80-year-old looks back on her success as a long-distance runner
Edith Holdener was born in Olten in the canton of Solothurn on 22 July 1932, which means she celebrated her 80th birthday last Sunday.
Her father was a good tennis player and she wanted to follow in his footsteps as a sportswoman but he forbade it. "I was allowed to pick up the tennis balls, but that was about it," she recalled.
Instead, she became a seamstress in Olten, moving to Cham when she married in 1959, where she made haute couture outfits to order. What with work and looking after her husband and two sons, there was little time for sport.
However, this all changed in 1974 when she had an operation for varicose veins. "It was when I was recovering that the doctor told me to take up running," she said.
Edith Holdener took him at his word and later that year she took part in the Sierre-Zinal Run in the canton of Wallis, marking the start of a long-distance running career. The plucky middle-aged woman went on to enter the Biel 100-kilometre Run 15 times, winning it on 7 occasions. Then she took part in the New York Marathon and came a creditable 7th but her greatest success was to follow when she became female world champion marathon runner in the over-50 category in Glasgow.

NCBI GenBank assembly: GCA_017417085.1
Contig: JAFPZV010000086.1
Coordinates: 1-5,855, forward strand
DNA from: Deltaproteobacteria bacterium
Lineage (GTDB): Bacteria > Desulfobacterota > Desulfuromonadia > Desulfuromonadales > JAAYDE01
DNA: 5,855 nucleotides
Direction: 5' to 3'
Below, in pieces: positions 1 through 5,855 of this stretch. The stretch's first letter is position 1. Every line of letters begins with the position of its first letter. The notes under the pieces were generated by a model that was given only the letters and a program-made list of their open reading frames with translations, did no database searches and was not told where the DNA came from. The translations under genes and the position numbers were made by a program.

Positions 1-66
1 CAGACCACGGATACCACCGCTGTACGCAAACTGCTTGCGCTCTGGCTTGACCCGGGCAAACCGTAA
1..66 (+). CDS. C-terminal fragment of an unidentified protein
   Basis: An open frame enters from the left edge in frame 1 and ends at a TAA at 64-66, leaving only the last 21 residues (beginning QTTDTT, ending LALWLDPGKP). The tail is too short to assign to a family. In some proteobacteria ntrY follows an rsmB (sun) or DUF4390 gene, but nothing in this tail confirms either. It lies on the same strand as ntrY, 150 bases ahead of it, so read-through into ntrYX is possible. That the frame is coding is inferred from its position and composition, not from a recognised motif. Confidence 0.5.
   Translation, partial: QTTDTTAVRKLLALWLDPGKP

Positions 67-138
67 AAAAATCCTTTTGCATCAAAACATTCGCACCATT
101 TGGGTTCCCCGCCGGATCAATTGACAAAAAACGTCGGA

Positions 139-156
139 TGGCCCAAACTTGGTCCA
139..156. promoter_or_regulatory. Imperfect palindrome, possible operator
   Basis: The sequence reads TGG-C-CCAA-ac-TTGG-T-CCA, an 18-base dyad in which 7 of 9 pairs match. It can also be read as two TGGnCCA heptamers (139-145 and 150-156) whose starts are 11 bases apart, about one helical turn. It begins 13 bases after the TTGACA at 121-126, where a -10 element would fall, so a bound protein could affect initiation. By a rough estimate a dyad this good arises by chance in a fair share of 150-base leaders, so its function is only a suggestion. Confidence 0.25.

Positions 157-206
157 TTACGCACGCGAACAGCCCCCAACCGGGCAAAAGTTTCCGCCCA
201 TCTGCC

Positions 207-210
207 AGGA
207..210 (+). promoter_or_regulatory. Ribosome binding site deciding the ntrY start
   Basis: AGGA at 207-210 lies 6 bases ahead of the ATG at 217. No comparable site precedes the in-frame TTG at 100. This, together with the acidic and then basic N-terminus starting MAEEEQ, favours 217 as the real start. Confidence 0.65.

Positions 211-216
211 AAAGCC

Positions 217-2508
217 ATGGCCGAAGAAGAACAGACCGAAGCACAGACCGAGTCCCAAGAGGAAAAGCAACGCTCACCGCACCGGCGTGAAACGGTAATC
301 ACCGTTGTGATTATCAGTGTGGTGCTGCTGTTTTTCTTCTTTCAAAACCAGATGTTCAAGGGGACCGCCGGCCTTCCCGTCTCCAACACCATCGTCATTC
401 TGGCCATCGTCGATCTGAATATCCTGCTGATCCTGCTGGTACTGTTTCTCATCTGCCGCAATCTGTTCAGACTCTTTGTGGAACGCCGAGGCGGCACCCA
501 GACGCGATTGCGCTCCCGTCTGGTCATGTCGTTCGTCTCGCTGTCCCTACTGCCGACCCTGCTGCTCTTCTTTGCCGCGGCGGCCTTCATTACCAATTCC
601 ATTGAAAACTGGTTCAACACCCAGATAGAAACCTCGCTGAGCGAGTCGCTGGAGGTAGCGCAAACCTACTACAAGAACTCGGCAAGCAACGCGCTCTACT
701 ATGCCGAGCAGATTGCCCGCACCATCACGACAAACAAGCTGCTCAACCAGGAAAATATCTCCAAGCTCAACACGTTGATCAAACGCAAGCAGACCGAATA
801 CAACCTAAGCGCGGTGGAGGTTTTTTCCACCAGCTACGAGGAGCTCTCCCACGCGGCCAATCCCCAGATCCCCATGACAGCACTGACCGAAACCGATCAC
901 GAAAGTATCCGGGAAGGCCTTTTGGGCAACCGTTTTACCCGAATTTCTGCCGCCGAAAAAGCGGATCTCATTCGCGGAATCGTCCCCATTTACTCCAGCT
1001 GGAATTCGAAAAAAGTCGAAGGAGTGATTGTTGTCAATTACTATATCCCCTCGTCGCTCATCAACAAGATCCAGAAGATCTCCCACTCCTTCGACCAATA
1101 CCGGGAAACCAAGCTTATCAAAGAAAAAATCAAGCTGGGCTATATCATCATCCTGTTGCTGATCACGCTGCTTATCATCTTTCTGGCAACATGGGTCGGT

As a result of her successes, people may think she has become very rich though this is not the case. "I have won many medals and cups," she said, "but never money. Getting to know other sportspeople and the satisfaction of knowing one has done one's best are more important than riches and fame."
Despite all her running Holdener never had blisters or sore muscles. As for training for a major event, she used to get up at 4 am to run on the slopes of the Rigi or round lake Zug. "Then I came home and started work to earn enough money to finance my running trips," she said. "One tactic I used was never talking while running. While I may have been slower uphill, I was able to run downhill like a gazelle, overtaking those who had overtaken me on the way up." She looks back now and is surprised by all she has achieved.
Not that the unexpected did not happen. "On one occasion a man stole my purse while I was training and on another occasion I was harassed by a man exposing himself, though fortunately I was able to get away."
It was two years ago that, after a knee operation, another doctor advised her to take some exercise, not knowing about her sporting success. "I shall not be consulting him again," she said, "but I do go to chiropractic gymnastics and do a half-hour walk each week."